I Tried ‘Vagus Nerve’ Bath Oil To Help My Stress—And It Really Beats Regular Bubble Bath

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Over the past two years, like most of us, how I spend my money and time has shifted. It used to be that if I had any “walking around cash” (that’s a term my grandma used, meaning leftover money after bills are paid), I’d spend on clothes or sushi. But post-pandemic my priorities have changed, and now the things that top my list are any product or any service that reduces stress.

I’ve always been a bath person, and during quarantine that only intensified and I would take 2 p.m. baths on a Tuesday. Supposedly (it was hard to find an actual study or data on this, so bear with me), one of the reasons baths are so relaxing is that being submerged in a warm tub is one of the closest states we have to being back in the womb. But it’s also just nice to drink a glass of red wine or mug of tea while watching a documentary in the tub–something we couldn’t do in the womb.

I’ve been a fan of the brand Osea for years for its scents and clean, natural ingredients. So when they launched their new Vagus Nerve Bath Oil ($48), it immediately piqued my interest. The vagus nerve has become the “nerve of the moment,” with #vagusnerve TikTok videos viewed more than 81 million times. And while research is still developing, there are studies that show stimulating the vagus nerve can create a calming effect and lower stress.

What is the vagus nerve? 

And by this point you’re probably asking: um, what is the vagus nerve? I reached out to Aviva Romm, MD, and author of the New York Times bestseller, Hormone Intelligence, to explain. “The vagus nerve is the tenth cranial nerve, and it extends from your brain stem down to your gut,” says Dr. Romm. “It’s the longest and most complex cranial nerve in your body.” It’s named after the Latin word for “wandering,” since it’s the longest cranial nerve in the body.

Why is the vagus nerve important?

The vagus nerve is directly connected to the reduction of stress, and so that’s why it should be on everyone’s radar. “The vagus nerve is involved in our relaxation response, and it allows us to reset from the stress most of us are chronically under,” explains Dr. Romm. “And resetting from stress is deeply important for optimal functioning throughout our endocrine, digestive, neurologic and cardiovascular systems.” And you can actually locate your vagus nerve yourself. “If you want to find your vagus nerve, put one hand at the back of your neck and then the other on your throat and move it down towards your gut, taking a deep breath,” explains Dr. Romm.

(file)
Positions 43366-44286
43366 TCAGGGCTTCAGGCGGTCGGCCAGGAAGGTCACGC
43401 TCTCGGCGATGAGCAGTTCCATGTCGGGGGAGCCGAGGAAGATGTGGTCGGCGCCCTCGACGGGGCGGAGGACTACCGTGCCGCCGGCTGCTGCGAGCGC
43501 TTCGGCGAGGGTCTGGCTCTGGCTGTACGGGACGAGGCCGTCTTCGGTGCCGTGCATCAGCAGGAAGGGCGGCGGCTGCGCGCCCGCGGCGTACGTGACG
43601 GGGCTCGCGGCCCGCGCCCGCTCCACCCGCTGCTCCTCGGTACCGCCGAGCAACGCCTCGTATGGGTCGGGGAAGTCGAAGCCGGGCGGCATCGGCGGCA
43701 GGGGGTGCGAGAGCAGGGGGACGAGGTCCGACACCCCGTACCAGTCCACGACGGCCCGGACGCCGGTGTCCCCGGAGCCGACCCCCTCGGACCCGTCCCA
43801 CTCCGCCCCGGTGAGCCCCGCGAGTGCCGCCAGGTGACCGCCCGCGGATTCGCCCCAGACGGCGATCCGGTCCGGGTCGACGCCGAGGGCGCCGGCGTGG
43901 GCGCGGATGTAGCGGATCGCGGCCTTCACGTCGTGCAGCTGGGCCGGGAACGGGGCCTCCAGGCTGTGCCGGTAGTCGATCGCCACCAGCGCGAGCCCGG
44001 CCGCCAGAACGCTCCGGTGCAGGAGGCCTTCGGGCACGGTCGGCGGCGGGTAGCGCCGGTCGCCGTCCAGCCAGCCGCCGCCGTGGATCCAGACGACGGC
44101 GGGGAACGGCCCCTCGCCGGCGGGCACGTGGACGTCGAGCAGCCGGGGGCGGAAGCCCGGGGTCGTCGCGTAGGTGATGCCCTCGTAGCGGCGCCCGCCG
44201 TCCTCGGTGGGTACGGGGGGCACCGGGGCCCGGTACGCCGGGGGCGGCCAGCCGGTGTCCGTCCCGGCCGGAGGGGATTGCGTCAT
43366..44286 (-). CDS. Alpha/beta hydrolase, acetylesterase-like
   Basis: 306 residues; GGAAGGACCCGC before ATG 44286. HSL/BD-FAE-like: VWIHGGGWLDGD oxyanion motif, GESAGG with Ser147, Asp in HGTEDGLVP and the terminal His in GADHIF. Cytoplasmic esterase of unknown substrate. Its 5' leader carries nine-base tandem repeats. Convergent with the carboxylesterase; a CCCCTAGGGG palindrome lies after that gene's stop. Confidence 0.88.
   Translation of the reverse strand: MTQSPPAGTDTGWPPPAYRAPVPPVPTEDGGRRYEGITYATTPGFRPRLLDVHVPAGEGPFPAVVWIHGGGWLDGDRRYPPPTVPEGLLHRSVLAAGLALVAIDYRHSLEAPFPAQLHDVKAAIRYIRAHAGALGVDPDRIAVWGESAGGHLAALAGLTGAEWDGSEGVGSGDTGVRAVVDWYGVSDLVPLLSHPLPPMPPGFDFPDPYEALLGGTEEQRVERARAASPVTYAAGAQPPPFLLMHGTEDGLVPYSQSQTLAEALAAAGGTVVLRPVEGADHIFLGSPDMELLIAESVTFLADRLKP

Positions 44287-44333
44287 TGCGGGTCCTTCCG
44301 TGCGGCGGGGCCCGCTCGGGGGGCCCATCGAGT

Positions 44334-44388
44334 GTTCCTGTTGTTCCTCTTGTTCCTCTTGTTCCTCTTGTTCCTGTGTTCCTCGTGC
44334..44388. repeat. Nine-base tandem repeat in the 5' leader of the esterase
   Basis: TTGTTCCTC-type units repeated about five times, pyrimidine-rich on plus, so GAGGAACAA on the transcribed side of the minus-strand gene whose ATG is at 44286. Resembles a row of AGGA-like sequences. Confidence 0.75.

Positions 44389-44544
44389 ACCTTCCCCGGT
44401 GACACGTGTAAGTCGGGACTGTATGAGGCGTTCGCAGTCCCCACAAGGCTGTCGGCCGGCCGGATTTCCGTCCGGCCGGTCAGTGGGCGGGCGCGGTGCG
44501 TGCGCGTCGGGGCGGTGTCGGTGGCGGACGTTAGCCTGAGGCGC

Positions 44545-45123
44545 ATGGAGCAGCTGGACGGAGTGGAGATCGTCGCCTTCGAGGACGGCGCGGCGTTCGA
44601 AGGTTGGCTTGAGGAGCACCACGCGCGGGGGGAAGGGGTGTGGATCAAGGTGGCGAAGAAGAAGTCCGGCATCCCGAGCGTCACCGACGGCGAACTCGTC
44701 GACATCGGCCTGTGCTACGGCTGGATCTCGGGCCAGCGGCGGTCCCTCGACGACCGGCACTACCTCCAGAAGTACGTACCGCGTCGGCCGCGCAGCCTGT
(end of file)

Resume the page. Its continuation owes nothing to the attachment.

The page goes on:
What ingredients in Osea’s vagus nerve bath oil make it effective?

“The soothing blend of essential oils containing chamomile, juniper berry, lavender, lemon tea tree and Moroccan rosemary helps soak away signs of stress. The chamomile, in particular, delivers a deep relaxing note,” explains Dr. Romm. “When the body is stressed, the vagus nerve signals your body to relax. The more toned your vagus nerve is, the more effective this relaxation response will be.”

How do you use it?

Ok, now that we’ve got a handle on what the vagus nerve does, time for the actual bath oil review. It’s not like a bubble bath where you need to pour it under running water. I drew a warm bath and poured a generous amount onto the surface of the water. Then I used my hand to gently swirl it all together.

The first thing I noticed was the scent: It’s incredible. It truly is hard to describe, but it smells like a luxury spa. The fragrance notes are so clean. It’s absolutely one of the best scented bath products I’ve ever used. So many beauty products claim to be “spa-like” experiences, but I personally think scented oils give the closest thing to a spa experience. The scent is what instantly relaxed me and cleared my mind of the day’s thoughts.

What does it feel like after?

Afterwards, I definitely felt calmer—although I do after any relaxing bath experience. It was similar to taking a lavender bubble bath, but what made it more calming is that unlike a bubble bath, this oil left my skin so luxuriously soft–like level 10 smooth. And I personally always sleep better when I have clean, smooth skin. And the scent cannot be beat. If you’re still skeptical because you’re more of a shower person, I’ll leave you with a pro-tip from Dr. Romm. “If you’re not a bath person, pour some of the product onto a washcloth and let the shower water bounce off the cloth to get that aromatization; you will still feel relaxed.”

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Our editors independently select these products. Making a purchase through our links may earn Well+Good a commission.

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